Digging Up the Past: Archaeology for the Young and Curious
Auckland University Press, $39.99,
When I was about seven years old, I started a museum. It stood in our garden shed, and consisted of bones, shells, birds’ eggs and other curiosities, all carefully labelled. My inspiration for this would no doubt have been the Otago Museum, which seemed a place of wonders to me then, with its intricate scale model of a local pa, glass cases of fish hooks and adzes, and the vast skeleton of a blue whale suspended from its ceiling.
No doubt there are still young people with similar enthusiasms. If so, they would be ideal readers for David Veart’s Digging Up the Past, a well-thought-out and informative introduction to New Zealand archaeology.
The coverage of the subject is broadly chronological, with successive chapters dealing with when and how voyagers arrived from the Pacific, moa hunting, stone tools, and how to interpret a pa site. But Veart has also made room for material with a more specific focus, often highly interesting, that draws on his experience as an archaeologist with the Department of Conservation.
For instance, the opening chapter tells of his visit to a site on the small island of Motutapu, in the Hauraki Gulf. Six hundred years before, when Rangitoto had erupted nearby, Motutapu was covered in fine volcanic ash. In this ash, which had become rock hard, footprints were found, and Veart joined an archaeological dig that was tracing their path. Photos of the 600-year-old footprints – the purposeful human prints, and the more random ones made by dogs racing around or pausing to drink from a puddle – bring the whole scene vividly to life, as do the imaginative reconstructions by artist Chris Gaskin. It makes for an inspiring beginning.
Apart from archaeology as traditionally understood, there is also generous coverage of that more recent development, historical archaeology. So there are chapters on “Plimmer’s Ark”, partly retrieved from its resting place under a bank building on Lambton Quay; on the dwellings of Chinese gold miners; and (with a slight swerve to the south) on the huts of Shackleton and Captain Scott in the Antarctic.
I was unsure that a longish chapter dealing with Veart’s search for the final resting place of some old aeroplanes really deserved its place, particularly as nothing was ever found. But I certainly had no doubts about the book’s final anecdote. This tells of archaeological work undertaken before the building of a new naval museum at Torpedo Bay, on Auckland Harbour. The museum was to be on the site of a 19th-century naval base, and the aim was to find and record all the old parts of the base – wharfs, tramways and suchlike – before they were covered. Unexpectedly, more was found. An undisturbed patch that had been under an old shed revealed layers of hangi.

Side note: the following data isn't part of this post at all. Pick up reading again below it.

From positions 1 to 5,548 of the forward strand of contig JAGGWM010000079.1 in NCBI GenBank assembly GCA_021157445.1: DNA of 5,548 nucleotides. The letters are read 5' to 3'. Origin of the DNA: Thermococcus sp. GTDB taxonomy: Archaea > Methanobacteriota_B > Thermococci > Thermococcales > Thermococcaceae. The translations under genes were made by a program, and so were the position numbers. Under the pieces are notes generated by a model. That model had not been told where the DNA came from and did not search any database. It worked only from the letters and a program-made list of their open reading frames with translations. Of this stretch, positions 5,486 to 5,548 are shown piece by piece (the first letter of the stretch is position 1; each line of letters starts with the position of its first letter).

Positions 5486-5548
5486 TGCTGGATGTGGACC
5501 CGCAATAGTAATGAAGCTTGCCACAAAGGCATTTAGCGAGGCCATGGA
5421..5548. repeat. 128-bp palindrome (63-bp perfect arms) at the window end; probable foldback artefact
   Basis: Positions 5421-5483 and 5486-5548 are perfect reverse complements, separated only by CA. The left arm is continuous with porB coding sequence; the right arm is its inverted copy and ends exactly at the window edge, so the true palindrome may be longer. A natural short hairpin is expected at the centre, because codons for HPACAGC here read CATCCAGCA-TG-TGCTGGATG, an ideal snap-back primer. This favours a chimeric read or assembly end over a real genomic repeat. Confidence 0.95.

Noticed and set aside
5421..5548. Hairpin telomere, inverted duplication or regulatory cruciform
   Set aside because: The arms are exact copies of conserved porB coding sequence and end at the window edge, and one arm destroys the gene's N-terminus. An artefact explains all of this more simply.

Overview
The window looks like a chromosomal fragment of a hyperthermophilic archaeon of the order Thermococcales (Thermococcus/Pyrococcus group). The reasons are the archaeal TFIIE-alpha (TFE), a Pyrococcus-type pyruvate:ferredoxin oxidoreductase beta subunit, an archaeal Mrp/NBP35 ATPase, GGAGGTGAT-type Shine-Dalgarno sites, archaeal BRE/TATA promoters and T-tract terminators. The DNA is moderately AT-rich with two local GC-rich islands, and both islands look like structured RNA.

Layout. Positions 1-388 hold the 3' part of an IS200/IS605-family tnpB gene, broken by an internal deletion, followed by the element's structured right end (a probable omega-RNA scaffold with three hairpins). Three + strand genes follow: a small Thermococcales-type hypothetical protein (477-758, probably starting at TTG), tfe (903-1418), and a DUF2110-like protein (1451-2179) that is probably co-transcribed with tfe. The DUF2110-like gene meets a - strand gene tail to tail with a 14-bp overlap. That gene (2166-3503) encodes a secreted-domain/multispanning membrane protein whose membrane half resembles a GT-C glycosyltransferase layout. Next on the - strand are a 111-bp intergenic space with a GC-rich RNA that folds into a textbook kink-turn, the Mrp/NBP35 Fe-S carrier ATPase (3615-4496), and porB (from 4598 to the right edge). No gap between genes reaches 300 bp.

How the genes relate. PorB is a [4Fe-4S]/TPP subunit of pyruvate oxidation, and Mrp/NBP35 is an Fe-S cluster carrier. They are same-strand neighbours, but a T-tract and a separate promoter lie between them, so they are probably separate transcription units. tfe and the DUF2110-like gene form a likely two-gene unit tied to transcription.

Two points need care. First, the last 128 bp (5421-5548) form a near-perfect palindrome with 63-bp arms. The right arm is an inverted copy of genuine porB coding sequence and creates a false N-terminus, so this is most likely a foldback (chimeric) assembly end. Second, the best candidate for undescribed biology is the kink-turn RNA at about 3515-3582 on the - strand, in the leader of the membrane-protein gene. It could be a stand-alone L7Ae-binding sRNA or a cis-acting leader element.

The top layer, burned earth and stones with pieces of clay pipe, was probably from the Maori settlement that had been there in the 1850s. But the layers went down and down; and, beside the biggest hangi of all, right at the bottom, was a moa bone. This particular stretch of Auckland shoreline, in short, had seen 600 years of continuous human occupation. If that doesn’t excite our young enthusiast, nothing will.
Design and production in general are good. Colour photos rightly include many of actual digs, though these sometimes demand a little imagination from the reader as they tend to look like exquisitely plotted rectangles inhabited by random people with trowels. But there are also, for instance, some enlightening aerial shots by Kevin Jones of pa sites – ditches and kumara pits can be seen vividly.
Besides these photographs, there are repro-ductions of early paintings and, as already mentioned, Chris Gaskin’s imaginative recreations of the original appearance of various sites. I also liked the Pacific map showing early Polynesian voyages of settlement. It’s attractive and easy to follow.
Supplementary text appears in sidebars or single pages using the same type but with a colour background. Usually this works adequately, but there is one place where the running text is interrupted by two and a half pages of background on Lapita pottery and the problems of radiocarbon dating. This seems excessive – readers may have a hard job picking up the original thread.
One other minor niggle concerns the fashion, followed in this book, for replacing the perfectly good expression “19th century” with “1800s”, which surely denotes just one decade, like the 1820s or 1850s. Using it to mean the whole century results in an ambiguity (is this 1800-1809 or not?) that’s not always easily resolved by context.
But this is a useful and attractive publication. Although primarily aimed at a young readership, like many such works its clarity of exposition may recommend it to older readers as a quick general survey of the subject. Scattered through the book are suggested activities; these include visits to the museum collections I once found so inspiring. And among the credits and acknowledgments at the end (no index, but that’s fair enough in a shortish book) there is a handy list of selected publications and websites for further exploration.
Brent Southgate provides our crosswords and is a former School Journal editor.